The semicolon looks like a combination of a full stop and a comma, and that is an indication of how it is used. Like the comma and the full stop, the semicolon separates clauses. The semicolon links two independent clauses that are closely related. In other words, we use a semicolon between two complete sentences to indicate that what they say is of equal importance. The semicolon can replace words such as and and but.

Finally, Tom found his bike behind the garage; it was rusty and the tires were flat.
This method is based on many years of research; particularly important are the findings from four studies in the heavy vehicles industry.
The potential variables are numerous; they include everything that might influence the evaluation criteria.

You cannot have a semicolon after a dependent clause beginning with words such as since, although, when, because, etc.

Since she had visited the city several times, she knew all the tourist spots.
She had visited the city several times; she knew all the tourist spots.

To avoid confusion, use a semicolon to separate groups in an enumeration.

Among the cities in the study were Hamburg, Germany; Milan, Italy; Copenhagen, Denmark; and Helsinki, Finland.

Don’t use the semicolon where you must have a colon!

He had three main interests: vintage cars, whisky and antique furniture.

You cannot write *He had three main interests; vintage cars, whisky and antique furniture (For the use of the asterisk read at the end of this text). After a semicolon there must be a complete, independent, clause with a subject and a verb. So you could write: He had three main interests; they were vintage cars, whisky and antique furniture.

Disinterested or uninterested?

Are you disinterested or are you uninterested? If you are not sure about the difference between those two words, you are not alone. Many writers find it difficult to distinguish between them.

DISINTERESTED

If you are disinterested, you have no stake in the actual matter, you are impartial or neutral. It is understandable that this word is often used in legal or business contexts.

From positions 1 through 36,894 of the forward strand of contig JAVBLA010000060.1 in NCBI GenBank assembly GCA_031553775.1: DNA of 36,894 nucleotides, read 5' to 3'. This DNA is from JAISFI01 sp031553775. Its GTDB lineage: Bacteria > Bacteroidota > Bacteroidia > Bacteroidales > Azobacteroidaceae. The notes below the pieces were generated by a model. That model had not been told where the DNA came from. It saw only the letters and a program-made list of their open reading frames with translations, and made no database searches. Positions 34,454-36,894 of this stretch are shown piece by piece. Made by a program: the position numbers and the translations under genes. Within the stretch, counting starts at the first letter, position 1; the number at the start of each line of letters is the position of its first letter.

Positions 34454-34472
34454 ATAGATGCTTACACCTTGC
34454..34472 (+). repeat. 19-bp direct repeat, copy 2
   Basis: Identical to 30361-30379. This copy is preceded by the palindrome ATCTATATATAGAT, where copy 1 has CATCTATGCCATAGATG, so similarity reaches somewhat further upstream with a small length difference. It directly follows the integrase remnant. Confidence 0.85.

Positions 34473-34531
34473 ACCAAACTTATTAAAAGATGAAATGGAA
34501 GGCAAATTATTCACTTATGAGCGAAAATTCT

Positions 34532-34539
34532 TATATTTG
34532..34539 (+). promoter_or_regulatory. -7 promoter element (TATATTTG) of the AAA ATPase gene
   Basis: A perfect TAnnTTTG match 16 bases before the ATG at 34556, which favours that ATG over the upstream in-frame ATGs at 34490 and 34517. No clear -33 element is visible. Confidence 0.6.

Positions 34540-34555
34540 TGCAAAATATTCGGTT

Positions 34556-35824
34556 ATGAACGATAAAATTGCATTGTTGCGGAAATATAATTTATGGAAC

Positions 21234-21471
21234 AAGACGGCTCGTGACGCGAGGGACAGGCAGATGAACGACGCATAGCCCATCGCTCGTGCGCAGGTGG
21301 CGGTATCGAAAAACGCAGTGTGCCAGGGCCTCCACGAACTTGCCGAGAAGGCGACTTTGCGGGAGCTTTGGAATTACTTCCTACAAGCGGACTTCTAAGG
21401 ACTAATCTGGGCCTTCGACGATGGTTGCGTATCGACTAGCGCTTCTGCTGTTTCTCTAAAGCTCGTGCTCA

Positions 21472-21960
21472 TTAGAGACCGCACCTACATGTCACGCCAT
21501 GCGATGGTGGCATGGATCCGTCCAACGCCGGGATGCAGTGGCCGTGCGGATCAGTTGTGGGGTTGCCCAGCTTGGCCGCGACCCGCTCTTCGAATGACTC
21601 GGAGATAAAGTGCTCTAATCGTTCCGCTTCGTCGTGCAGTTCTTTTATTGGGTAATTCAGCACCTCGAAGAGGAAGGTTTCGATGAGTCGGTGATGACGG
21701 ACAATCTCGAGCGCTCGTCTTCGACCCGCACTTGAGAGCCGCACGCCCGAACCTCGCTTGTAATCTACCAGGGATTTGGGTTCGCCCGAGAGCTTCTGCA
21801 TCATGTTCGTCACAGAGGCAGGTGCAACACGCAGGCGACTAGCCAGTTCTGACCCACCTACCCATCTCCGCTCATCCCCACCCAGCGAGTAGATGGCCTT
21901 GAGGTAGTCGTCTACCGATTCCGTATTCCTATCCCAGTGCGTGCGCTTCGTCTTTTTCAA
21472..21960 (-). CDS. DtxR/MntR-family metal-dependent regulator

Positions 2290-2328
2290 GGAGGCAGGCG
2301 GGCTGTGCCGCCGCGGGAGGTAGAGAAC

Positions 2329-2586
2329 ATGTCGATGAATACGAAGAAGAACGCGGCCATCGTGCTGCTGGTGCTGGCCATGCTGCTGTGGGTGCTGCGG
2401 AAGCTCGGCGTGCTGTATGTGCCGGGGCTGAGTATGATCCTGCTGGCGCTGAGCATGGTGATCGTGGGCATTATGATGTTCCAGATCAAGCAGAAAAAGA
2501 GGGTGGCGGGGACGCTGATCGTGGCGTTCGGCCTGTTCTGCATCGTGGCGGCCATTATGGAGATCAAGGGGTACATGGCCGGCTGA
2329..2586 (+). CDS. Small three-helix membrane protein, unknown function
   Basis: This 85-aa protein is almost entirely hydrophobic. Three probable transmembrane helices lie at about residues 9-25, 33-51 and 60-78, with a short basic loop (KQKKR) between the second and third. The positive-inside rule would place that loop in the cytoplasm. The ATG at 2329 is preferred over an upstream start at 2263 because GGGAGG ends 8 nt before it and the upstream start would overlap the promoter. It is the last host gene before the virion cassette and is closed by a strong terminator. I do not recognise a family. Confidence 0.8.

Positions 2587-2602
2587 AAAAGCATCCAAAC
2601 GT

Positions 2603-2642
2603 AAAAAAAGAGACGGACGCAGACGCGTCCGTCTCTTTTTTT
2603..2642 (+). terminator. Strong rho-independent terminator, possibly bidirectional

Can we take it for granted that the judge in this case is truly disinterested?

UNINTERESTED

You should use uninterested if you mean that someone is bored or not engaged.

How can we catch the attention of uninterested students?

Uninterested?

Chances are that you will find disinterested used where you would expect uninterested. Not surprisingly, the two words are often confused. But you, as a good writer of English, will of course make the distinction.

Furthermore and moreover

Furthermore and moreover are often understood as synonyms. However, there is a difference in meaning between them.

FURTHERMORE

Use furthermore when you add something to what you just said.

Earlier research has shown that this applies to several sectors. Furthermore, this has been confirmed in our interviews.

MOREOVER

Use moreover to indicate that you add something beyond what has been said, something different. Sometimes moreover could be said to mean ”further and more importantly”.

Using your cellphone while driving is against the law in some countries. Moreover, you risk your own life and that of others.

Sunset behind a town on a hilltop
The sunset was magnificent. Moreover, the whole day had been fantastic with walks in the narrow streets and a gorgeous lunch in the old town.

Furthermore and moreover are transitional words. Transitional words (or transition words) are used to describe relationships between ideas, to help the reader progress from one idea to the next. They can, for example, express addition (also, and, besides, further, likewise, again), contrast (but, however, on the contrary), time (after, before, usually, finally), space (above, below, behind, opposite), details (especially, particularly) and consequence (therefore, hence, consequently, because).

To sum up:
Furthermore (in addition to what has been said) adds information.

Moreover (beyond what has been said) builds up the argument, ”not only that”, adds a reason of a different kind, adds to diversity, ”more importantly”.

Sensible and sensitive

Here you will learn the difference between sensible and sensitive, two words coming from the same Latin root but with very different meanings.

SENSIBLE

If you are sensible, you have common sense, you are reasonable and have good judgement. You don’t make stupid mistakes.

Be sensible! Your chances of winning the lottery are close to nil.

Used about clothes, shoes or other things, sensible can mean practical, functional, not fashionable.

Bob’s wife understood his love for fast sports cars but managed to talk him into buying a sensible car that could accommodate their big family.

A man is cycling on a river wearing sensible weatherproof clothing
Make sure you wear sensible clothing when cycling on the river!

SENSITIVE

A sensitive person can be easily affected or upset by what others say or do.

Why are you so sensitive to criticism?

Being sensitive can also mean that you are understanding and sympathetic to other people’s needs.

As a good mother she was always sensitive to her children’s needs.

Used about things, sensitive means delicate or fragile, easily damaged, needing protection.

A baby’s skin is very sensitive to sunlight.
This is sensitive information.

The corresponding nouns are sensibility and sensitivity.